I think the responses here, and especially this blog post, are completely out of line. Yes, he's a community leader, but he still has the right to write lazy code to solve problems quickly. It's not like he published it as a gem, blogged about it, and tried to convince a bunch of people to use it. It was just a tweet about a fun hack.
The blog post reads as, "I have some pet issue that I am not important enough to solve; so someone more important than me should solve my pet issue for me". Well, sorry. The world doesn't work like that.
(Maybe you would become a leader if you didn't spend hours of your day thinking about how one-off scripts could be hacked by a malicious server?)
One of Rails' biggest influences on the Ruby community (aside from making you feel like a jerk if you don't write tests) is that there is one "best" way to do common things and you should only deviate from the convention when necessary.
This is great most of the time, because it allows people to jump right into code they've never seen before (or haven't looked at in a while) and know exactly what's going on without having to follow a bunch of code paths and random classes. Having trouble with a poorly documented gem? Just jump into the code because all gems are laid out the exact same way.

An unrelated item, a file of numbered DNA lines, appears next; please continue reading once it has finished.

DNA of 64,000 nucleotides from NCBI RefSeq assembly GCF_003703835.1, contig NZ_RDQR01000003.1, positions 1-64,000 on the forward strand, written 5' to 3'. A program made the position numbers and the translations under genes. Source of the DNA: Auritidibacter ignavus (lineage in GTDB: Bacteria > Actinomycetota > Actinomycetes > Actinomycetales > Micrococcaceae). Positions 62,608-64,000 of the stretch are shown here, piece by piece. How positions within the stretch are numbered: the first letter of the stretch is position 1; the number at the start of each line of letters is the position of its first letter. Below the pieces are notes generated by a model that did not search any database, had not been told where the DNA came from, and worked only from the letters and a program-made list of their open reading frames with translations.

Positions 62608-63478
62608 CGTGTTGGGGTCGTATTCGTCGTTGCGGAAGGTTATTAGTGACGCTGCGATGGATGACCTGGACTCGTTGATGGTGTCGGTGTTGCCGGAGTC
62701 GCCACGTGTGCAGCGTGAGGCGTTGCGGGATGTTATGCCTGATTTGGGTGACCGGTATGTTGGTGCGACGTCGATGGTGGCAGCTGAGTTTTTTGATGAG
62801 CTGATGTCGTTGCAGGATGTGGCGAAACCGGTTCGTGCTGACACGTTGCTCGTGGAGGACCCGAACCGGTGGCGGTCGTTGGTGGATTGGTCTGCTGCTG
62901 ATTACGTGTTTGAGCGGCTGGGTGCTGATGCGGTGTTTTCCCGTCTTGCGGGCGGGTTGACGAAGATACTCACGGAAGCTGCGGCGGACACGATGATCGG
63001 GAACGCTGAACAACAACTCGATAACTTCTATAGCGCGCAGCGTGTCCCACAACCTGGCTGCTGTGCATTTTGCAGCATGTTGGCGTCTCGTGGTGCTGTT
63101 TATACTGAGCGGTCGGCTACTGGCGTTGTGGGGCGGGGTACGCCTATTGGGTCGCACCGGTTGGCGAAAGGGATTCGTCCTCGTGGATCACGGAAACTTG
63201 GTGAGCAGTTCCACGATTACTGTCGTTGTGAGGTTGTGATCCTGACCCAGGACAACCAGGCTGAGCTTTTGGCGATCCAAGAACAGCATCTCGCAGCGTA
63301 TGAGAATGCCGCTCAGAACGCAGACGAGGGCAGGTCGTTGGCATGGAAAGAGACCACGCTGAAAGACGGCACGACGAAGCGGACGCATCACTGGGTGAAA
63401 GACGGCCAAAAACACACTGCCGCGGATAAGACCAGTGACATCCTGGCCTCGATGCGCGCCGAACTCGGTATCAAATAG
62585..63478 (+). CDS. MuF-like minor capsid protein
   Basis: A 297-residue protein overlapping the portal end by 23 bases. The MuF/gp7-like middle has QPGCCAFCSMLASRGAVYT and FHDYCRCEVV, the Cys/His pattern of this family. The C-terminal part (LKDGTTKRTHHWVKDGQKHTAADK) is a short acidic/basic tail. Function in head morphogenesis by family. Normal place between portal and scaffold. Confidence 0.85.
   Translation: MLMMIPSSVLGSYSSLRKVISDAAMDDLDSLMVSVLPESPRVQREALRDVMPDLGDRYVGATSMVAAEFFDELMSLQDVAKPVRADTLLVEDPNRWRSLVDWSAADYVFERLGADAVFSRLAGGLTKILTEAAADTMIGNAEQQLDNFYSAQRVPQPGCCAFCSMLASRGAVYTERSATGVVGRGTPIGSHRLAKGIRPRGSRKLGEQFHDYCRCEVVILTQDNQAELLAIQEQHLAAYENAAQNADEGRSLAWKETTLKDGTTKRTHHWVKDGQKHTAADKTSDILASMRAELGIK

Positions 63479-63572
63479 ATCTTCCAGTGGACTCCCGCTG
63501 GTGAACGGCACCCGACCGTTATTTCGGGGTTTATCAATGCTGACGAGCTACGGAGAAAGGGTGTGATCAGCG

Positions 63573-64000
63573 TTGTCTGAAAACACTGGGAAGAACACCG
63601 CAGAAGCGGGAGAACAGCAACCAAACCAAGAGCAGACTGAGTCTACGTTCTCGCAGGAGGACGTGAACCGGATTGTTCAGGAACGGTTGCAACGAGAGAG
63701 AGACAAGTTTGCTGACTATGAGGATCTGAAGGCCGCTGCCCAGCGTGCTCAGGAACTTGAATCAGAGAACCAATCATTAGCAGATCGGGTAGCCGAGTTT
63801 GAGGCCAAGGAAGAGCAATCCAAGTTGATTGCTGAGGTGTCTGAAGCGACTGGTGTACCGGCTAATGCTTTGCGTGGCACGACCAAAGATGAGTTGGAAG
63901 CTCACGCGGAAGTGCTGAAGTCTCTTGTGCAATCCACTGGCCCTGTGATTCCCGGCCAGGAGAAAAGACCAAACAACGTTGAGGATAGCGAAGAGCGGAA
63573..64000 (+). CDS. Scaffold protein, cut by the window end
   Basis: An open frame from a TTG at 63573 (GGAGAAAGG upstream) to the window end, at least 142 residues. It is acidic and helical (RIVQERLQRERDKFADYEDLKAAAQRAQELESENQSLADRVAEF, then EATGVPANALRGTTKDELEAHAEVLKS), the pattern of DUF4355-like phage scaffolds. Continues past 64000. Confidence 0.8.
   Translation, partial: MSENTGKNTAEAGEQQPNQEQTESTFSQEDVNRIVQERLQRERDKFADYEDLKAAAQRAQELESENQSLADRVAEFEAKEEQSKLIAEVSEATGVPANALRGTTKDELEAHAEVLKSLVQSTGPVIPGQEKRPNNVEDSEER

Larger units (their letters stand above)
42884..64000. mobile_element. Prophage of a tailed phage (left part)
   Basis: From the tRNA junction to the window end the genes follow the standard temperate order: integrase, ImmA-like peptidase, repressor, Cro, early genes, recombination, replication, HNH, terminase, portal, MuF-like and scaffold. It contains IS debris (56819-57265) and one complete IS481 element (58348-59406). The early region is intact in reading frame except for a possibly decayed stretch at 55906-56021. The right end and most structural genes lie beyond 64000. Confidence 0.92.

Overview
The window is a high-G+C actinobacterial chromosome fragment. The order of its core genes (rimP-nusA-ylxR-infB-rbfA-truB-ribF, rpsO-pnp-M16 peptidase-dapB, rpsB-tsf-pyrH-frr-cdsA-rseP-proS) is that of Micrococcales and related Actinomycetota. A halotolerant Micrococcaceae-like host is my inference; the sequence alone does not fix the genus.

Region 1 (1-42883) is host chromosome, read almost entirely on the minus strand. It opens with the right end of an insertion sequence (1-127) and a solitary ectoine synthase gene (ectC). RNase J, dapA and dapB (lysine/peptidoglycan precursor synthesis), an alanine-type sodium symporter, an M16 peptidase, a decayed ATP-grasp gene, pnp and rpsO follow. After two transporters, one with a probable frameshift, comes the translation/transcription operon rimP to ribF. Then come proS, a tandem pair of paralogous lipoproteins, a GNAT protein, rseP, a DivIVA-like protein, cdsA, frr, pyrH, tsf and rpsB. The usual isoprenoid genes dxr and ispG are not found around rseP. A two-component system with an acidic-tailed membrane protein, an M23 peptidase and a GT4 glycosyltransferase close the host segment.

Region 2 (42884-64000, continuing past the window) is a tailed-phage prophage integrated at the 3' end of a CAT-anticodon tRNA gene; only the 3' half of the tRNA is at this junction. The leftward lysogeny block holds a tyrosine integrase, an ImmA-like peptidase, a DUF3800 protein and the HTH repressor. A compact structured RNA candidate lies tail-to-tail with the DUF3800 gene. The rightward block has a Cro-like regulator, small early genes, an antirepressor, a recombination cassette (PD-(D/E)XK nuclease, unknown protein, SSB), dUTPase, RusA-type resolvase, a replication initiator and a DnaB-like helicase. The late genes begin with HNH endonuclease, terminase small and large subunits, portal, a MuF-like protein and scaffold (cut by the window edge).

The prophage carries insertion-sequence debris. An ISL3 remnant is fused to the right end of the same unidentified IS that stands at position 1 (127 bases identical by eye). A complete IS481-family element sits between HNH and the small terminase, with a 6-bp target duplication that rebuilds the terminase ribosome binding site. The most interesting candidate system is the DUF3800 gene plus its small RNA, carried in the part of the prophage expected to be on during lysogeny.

However, often when you know something is pretty standard functionality (like doing an SSL request with net/http), you know it's been solved many times before and just find the first article on Google about it and do it that way. And you're about 100 times more likely to just blindly copy and paste the code when it comes from the guy who wrote the most popular Ruby HTML parser.
I see the same thing all the time in iOS development. Everyone just uses the same patterns that Apple puts in their documentation, which is why Joe Hewitt's Three20 framework was such a big deal.
He didn't write a tutorial based on this methodology and I definitely don't see it pimped around anyway. gist is a pastebin, after all.
Three20 wasn't a big deal because it was different from Apple. The noise behind Three20 is that it was (and still is, to a large degree) a cluttered mess of a framework that made it near impossible to use one part without importing the whole thing. I believe that Joe Hewitt has basically said as much on Twitter as well.
If you were to instead point out Apple's template code as a good example of code that is widely-used and not very good, you would have a much better analogy..
Matt Gallagher has also done a good job of deconstructing the Apple Way and try new approaches: http://cocoawithlove.com/2009/03/recreating-uitableviewcontr...
Although, I think this link is better:
See also: http://enfranchisedmind.com/blog/posts/fyi-my-open-source-us...
If you give away toilets for free, it's your responsibility to make sure they aren't lined with sodium and will blow up after the first flush. If you give away a toilet for free, you are an asshole if you know it has a huge hidden hole and you don't warn takers about it. If you write a piece of software that claims to be doing something, but it actually contains malware, then you are violating the law (as much as when you give me a nice statue that contains a spy camera).